Following the direction of the comments on my Presidential address to the BSWA’s March Annual General Meeting over the past month has been very interesting. The depth and subtlety of the issues identified around the Bhikkuni ordination has been quite remarkable. It has been a pleasure to see these issues unpacked and deconstructed by many very skilled and knowledgeable bloggers.
There have been three main sites I have followed that include the BSWA’s own Dhammaloka Community
and our Dhamma TV
site, but probably the site with the most interaction has been Ajahn Sujato’s Blog
space. (Many thanks to Ajahn Sujato for hosting such a free and open discussion.) My hope is that all the monks and lay communities that are involved will read this and allow harmony, friendship and peace to be restored.One of the main themes that have emerged over the past month is the view that people have seen this trouble as being wider than the Bhikkuni ordination. The feeling is that Ajahn Brahm was out of favor with some of his colleagues before the ordination and the ordination was a catalyst to punish him, or perhaps bring him down a peg or two. In Australia we call it the “tall poppy syndrome”. This does seem to have validity as other monks from the same tradition have subsequently participated (at the same level as Ajahn Brahm) in Bhikkuni ordinations and virtually nothing has been said. I have been aware of what I have always put down as a relatively friendly rivalry between the Ajahn Brahm and Ajahn Sumedho method of teaching. The perennial question of whether absorption (jhana) or wisdom is the best approach in meditation. In Australia it is like the debate about whether a Holden car or a Ford is best. In the early days when Ajahn Brahm was perfecting his practice I can imagine that there may have been some robust discussion amongst the different players to discuss which pathway was the best.
Ajahn Sumedho was the established authority in the West at that time and I could well believe that Ajahn Brahm may have come across as an upstart. Let me say that if that was how people did see him at the time, he is most definitely not that way now! I can attest that he is a very congruent, very sensitive, and a very wise monk. As for Ajahn Sumedho, he was one of my first teachers. His clarity and wisdom takes my breath away. He is one of the finest monks on the planet. The sad thing about today’s events is that it seems some of the perceived ill feeling is still being carried around by some of the monastic observers from that time. Further, it seems they may have infected some others who would not have known anything of what happened. Having said that and having practiced with and knowing both of these great monks over many years, I am absolutely sure that neither of these two gentlemen carries any of this past stuff with them. They are both greats of the Theravadin tradition.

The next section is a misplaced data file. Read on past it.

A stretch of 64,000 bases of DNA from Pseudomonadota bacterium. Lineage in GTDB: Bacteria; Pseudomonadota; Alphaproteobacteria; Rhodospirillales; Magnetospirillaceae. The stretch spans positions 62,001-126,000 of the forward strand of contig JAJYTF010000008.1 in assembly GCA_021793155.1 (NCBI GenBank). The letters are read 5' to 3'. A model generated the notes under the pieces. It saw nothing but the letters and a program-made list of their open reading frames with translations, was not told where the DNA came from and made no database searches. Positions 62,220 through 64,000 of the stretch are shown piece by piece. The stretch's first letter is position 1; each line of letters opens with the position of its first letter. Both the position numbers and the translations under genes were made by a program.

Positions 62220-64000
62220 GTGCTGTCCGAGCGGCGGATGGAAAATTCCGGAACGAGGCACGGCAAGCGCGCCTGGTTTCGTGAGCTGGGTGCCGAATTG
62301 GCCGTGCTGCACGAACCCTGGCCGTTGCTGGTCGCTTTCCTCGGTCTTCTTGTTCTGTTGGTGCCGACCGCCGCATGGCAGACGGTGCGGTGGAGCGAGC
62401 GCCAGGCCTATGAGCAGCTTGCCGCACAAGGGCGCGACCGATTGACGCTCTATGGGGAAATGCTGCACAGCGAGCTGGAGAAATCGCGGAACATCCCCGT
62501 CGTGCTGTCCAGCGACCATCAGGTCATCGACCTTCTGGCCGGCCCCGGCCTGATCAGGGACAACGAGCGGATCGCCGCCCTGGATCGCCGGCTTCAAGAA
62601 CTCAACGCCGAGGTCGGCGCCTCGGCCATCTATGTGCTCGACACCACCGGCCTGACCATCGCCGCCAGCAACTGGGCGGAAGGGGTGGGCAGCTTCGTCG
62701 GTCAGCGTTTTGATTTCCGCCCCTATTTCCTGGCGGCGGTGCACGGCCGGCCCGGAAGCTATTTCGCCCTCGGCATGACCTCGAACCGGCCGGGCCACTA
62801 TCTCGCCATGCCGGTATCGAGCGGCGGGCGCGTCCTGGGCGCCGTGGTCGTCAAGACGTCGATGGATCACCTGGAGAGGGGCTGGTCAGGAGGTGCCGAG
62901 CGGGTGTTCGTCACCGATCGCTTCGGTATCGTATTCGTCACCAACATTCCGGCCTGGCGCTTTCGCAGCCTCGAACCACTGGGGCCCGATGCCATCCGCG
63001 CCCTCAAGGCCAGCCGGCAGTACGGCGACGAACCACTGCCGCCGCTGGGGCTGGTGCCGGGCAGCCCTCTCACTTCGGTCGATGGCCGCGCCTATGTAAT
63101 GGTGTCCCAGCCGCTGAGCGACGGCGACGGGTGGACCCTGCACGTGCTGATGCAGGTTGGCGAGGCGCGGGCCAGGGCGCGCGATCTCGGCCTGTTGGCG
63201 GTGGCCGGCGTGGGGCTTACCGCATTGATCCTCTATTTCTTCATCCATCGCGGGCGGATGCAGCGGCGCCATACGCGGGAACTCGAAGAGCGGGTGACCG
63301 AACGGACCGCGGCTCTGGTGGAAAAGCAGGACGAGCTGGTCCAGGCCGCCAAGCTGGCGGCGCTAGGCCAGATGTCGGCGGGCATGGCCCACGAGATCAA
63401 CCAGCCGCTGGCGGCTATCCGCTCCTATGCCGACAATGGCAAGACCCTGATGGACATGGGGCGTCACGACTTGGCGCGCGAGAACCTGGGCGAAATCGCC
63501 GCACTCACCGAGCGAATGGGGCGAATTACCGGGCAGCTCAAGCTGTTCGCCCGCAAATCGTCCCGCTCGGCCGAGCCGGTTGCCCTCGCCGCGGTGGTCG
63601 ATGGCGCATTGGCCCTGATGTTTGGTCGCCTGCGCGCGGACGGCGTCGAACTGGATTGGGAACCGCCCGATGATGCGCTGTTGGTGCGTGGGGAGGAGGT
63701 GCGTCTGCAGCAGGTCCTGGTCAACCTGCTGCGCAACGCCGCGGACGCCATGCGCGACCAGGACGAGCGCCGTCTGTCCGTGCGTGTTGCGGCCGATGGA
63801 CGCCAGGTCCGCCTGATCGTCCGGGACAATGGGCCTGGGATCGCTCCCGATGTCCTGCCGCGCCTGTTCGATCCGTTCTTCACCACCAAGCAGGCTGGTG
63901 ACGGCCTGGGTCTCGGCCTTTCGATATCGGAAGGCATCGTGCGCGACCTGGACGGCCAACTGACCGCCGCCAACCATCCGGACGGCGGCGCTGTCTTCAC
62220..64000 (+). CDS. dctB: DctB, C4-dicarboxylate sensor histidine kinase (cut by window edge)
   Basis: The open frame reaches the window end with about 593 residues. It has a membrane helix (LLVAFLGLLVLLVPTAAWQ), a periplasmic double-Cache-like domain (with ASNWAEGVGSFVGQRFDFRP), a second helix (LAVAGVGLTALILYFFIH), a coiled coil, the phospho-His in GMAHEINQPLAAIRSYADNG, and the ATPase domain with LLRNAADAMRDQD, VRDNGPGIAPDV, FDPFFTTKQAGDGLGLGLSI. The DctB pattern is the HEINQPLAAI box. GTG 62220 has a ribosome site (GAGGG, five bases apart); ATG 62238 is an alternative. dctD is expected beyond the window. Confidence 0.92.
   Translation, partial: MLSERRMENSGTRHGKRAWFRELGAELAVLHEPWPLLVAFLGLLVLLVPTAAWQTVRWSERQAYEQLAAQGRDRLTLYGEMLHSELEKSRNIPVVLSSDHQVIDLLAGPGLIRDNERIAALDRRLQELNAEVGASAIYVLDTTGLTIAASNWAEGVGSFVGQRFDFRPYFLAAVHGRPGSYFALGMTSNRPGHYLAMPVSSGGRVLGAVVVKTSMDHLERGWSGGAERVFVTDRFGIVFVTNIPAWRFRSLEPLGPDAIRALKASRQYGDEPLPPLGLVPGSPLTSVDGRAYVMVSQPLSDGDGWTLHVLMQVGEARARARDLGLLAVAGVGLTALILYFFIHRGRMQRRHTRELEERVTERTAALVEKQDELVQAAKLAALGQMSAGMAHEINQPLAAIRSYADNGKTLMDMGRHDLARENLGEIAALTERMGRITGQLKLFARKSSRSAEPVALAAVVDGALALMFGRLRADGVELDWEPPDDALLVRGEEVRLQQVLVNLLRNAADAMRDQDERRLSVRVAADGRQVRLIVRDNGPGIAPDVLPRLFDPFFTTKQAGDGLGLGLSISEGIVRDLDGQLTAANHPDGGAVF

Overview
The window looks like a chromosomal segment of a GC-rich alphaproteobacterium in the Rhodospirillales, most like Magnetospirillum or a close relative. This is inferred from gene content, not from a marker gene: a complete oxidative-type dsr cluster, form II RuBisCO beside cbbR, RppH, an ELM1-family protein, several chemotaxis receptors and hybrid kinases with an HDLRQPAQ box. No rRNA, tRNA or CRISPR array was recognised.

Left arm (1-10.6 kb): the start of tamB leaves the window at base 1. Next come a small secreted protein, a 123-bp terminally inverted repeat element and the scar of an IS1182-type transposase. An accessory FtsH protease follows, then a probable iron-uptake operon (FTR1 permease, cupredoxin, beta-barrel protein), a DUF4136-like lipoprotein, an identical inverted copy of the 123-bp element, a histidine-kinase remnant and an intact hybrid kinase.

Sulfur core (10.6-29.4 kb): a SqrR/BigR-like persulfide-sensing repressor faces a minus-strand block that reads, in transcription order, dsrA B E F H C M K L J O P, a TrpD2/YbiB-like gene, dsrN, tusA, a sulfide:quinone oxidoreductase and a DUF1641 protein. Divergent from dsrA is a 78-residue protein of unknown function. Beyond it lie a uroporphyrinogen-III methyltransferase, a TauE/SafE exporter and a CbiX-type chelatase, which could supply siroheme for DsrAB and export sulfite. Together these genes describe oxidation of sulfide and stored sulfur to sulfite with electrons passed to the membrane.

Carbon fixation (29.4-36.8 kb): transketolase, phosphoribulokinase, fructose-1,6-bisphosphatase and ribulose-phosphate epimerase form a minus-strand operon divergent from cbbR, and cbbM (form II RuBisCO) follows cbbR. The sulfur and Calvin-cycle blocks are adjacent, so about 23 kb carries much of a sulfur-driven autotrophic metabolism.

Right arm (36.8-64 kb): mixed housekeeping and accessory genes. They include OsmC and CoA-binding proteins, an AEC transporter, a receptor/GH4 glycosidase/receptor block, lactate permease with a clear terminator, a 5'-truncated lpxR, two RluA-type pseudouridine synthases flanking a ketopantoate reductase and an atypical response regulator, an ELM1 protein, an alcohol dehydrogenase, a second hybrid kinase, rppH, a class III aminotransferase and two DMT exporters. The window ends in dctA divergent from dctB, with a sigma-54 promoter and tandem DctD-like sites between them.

Given that everyone of us also aspire to peace clarity and stillness as a background to operate our lives from, it remains for the rest of us to examine ourselves, identify any blockages, beliefs or pain that we have created around this issue and move to a place where harmony and peace can prevail. This is my plea to all the monks and laity involved in commenting on or participating in the BSWA and Ajahn Brahm lockout. Please find a pathway through all of this mess to peace and harmony. Harmony must come first before we can expect peace to arise. As a very minimum, if you feel disaffected you must start talking to us. As I have said at the AGM it is no fun being sent to Coventry, and it paints a very poor picture of Buddha’s wonderful pathway. We must all practice to be good role models in the world to demonstrate the truth of the Buddha’s message; otherwise, what is the point?
I know there are many Western monks out side Thailand who wish for this unfortunate episode to be over --- monks who would like to visit us and continue their friendship with AB. I am sure that there are also many Western monks in Thailand who would also like to remain friends with the BSWA. This whole issue needs to be raised to a level of maturity. It is unbecoming for us all to keep playing kindergarten politics.
We at BSWA do now understand that Bhikkunis in the Wat Pah Pong tradition will be a long way off. Having said that, we do not resile from our position with Bhikkunis. For all the reasons already outlined, they are now a permanent part of the BSWA. They are legal inside the Vinaya, they are a fact and we are overjoyed that they are now part of our landscape. We respect and honour WPP, but we do not wish to be reintegrated under the current circumstances.
Being affiliated with WPP would not fit with the BSWA’s constitution. This does not mean we do not want to be friends with you! Our roots are with WPP probably more deeply than many other branch monasteries. We all admire and respect the WPP tradition. Surely we can interact together in a friendly and harmonious way!
I respectfully ask the leadership of the Western WPP and the Thai WPP tradition to accept our overtures for harmony and peace so we can all live and learn together and propagate the Dhamma through this wonderful vehicle of Theravadin Buddhism.
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